So, after a bit of a hiatus from deep thought (my brain somewhat fizzled after finals, but it's all good now), I figured this blog is a useful thing to continue with.
My winter breaks tend to mean a few things: I ever so briefly join the cult of domesticity (baking, cooking, knitting, cleaning, organizing-generally being a richtig gut Hausfrau), I do all the cultural things I have missed out on (museum visits), and I hear from my lovely vermieterin in Berlin.
I spent August through December of 2007 living and studying in Berlin. While there I stayed with this absolutely fascinating woman, Helga, who was my vermieterin. While coldly defined at 'landlord', I use it as a particularly warm term. She tolerated my initially pitifully slow and poorly pronounced German and is more responsible for my current fluency than anything else. In exchange I beat her one temperature of burning oven into submission to make thanksgiving dinner (thanks KaDeWe for imported American food, including cranberry sauce in a can!), and introduced her to my version of homemade mac and cheese. She spoke little to no English, but wanted to learn some. I mainly enjoyed trying to get her to say 'squirrel'. It was not a rousing success.
Helga has lived in east/East Berlin all her life. She has worked for the government in its various forms over the years and now works as an adviser for Die Linke and the Berlin Parliament. Our apartment was in a unique neighborhood in Berlin, Prenzlauerberg. Originally the section of the city for the laboring population, in the 1980s it was a focal point of action against the GDR's policies. Now it's a strange mix of hippies, yuppies that used to be hippies, their young children...and Helga. This is where we lived:
44 Oderberger Straße. WWII bullet holes and all. I lived on the 5th floor. Excellent exercise, but annoying with a weeks worth of groceries. The cafe sold waffles and ice cream and the whole building smelled of it all day long (believe it or not, I never did get a waffle, something to do when I get back!). It was one of two on the street that had not been renovated. I often had to get through city bike/walking tours to get inside. These tours would narrate the horrors of living in the GDR and the typical lives of their citizens, as though my poor little apartment building embodied all that was evil/downtrodden/totalitarian/oppressive in the East German regime. I normally rolled my eyes and trudged up the stairs to an apartment that would make Erich Honecker wrinkle his nose.
In this year's Christmas greetings, Helga informed me that the apartment building was being modernized. I am deeply saddened by this news. Buildings tell a lot of history, and the buildings a city chooses to keep or destroy mirrors the history that they choose to keep or destroy. Berlin is constantly revising its history based on the buildings it choses to keep, alter, renovate or destroy. In the case of 44 Oderberger, there are a lot of stories getting lost with a modernization.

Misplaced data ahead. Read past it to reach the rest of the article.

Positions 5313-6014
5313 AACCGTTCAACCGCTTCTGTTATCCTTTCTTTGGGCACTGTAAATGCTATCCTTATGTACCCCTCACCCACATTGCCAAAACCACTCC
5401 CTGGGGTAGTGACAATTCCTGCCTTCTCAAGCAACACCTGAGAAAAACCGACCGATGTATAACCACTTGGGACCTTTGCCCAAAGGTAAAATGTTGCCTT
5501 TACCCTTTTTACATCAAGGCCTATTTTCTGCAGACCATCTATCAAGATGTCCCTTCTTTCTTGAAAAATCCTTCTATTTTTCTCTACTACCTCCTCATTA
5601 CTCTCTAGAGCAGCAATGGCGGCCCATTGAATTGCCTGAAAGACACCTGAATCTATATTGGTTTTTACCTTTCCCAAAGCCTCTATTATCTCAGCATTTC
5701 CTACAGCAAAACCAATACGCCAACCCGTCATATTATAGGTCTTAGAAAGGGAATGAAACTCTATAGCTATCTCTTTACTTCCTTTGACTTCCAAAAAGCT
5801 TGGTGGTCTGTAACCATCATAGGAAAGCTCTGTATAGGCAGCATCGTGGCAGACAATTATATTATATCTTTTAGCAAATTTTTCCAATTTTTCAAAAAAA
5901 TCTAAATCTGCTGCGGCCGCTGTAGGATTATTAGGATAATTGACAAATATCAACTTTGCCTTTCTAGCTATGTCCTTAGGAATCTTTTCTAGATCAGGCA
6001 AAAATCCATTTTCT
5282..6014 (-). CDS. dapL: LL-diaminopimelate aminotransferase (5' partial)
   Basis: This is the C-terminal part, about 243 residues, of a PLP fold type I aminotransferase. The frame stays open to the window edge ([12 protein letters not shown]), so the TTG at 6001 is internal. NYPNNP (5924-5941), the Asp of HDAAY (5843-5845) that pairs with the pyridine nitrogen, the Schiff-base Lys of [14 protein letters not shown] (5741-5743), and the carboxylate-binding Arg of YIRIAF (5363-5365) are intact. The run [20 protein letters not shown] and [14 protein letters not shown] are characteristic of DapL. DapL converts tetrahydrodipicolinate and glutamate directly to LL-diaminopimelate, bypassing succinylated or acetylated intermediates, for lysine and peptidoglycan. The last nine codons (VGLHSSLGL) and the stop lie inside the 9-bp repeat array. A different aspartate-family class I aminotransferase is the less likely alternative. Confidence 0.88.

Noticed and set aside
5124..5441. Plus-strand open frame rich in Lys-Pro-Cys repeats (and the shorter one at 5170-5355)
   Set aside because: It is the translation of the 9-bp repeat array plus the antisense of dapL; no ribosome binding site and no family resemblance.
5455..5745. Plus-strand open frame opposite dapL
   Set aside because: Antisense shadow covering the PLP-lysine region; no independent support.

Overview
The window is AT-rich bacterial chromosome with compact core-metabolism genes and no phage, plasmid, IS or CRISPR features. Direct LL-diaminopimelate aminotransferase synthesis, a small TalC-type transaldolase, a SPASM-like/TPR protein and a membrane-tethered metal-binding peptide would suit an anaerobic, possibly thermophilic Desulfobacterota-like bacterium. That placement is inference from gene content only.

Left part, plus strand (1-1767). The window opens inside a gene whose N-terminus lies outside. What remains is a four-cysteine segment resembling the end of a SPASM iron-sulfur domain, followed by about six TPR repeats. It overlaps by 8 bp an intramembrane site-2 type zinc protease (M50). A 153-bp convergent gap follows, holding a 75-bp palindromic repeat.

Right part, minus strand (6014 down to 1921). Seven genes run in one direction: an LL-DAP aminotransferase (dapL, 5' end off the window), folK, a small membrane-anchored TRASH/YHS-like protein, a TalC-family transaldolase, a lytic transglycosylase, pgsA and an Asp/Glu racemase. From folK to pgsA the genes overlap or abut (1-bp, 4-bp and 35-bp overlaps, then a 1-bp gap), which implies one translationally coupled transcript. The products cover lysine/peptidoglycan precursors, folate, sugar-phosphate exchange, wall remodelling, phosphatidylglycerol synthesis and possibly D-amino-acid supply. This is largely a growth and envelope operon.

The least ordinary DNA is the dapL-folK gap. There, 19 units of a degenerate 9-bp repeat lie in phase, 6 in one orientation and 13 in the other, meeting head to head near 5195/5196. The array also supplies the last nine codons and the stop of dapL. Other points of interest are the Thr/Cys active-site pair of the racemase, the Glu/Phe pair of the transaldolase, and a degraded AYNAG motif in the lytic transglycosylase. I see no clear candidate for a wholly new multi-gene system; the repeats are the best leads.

Histories found in a building scarred by Berlin's traumatic 20th century. This 1989 photo shows a building that witnessed the grassroots beginnings to the civilian upheaval which brought down the wall. Even if the bike tours made it exemplify the more difficult parts of life in the GDR, it still told a history, specifically that of the GDR, a history with which Berlin has a particularly tenuous relationship.
I fear in many ways Berlin is trying to compartmentalize its traumatic past. There is the Topography of Terror, a fenced outdoor museum about the horrors of Nazi aggression. You have Hoheschönhausen, another fenced museum about the terrors of the Stasi. You have Bernauer Strasse, a once again fenced off reminder of the Wall. These boxed reminders tell of a traumatic collective experience while the rest of the city's history and memory becomes a gentrified revision of 1871. These fenced areas of remembrance push lots of stories and lots of history into one space, a place where people can go 'yes, this happened, it was traumatic, we should remember and learn' while history, events that happened to these people on these streets in these buildlings, dissappears from everywhere else. It's clean, it's distant, it's divorced. Should history be something we can walk away from? Bits and pieces chosen, boxed and revisited when we feel like it?
Berlin understands using space and place to tell history. I am just afraid of which spaces are being used and which history is being told, or more worryingly, being silenced.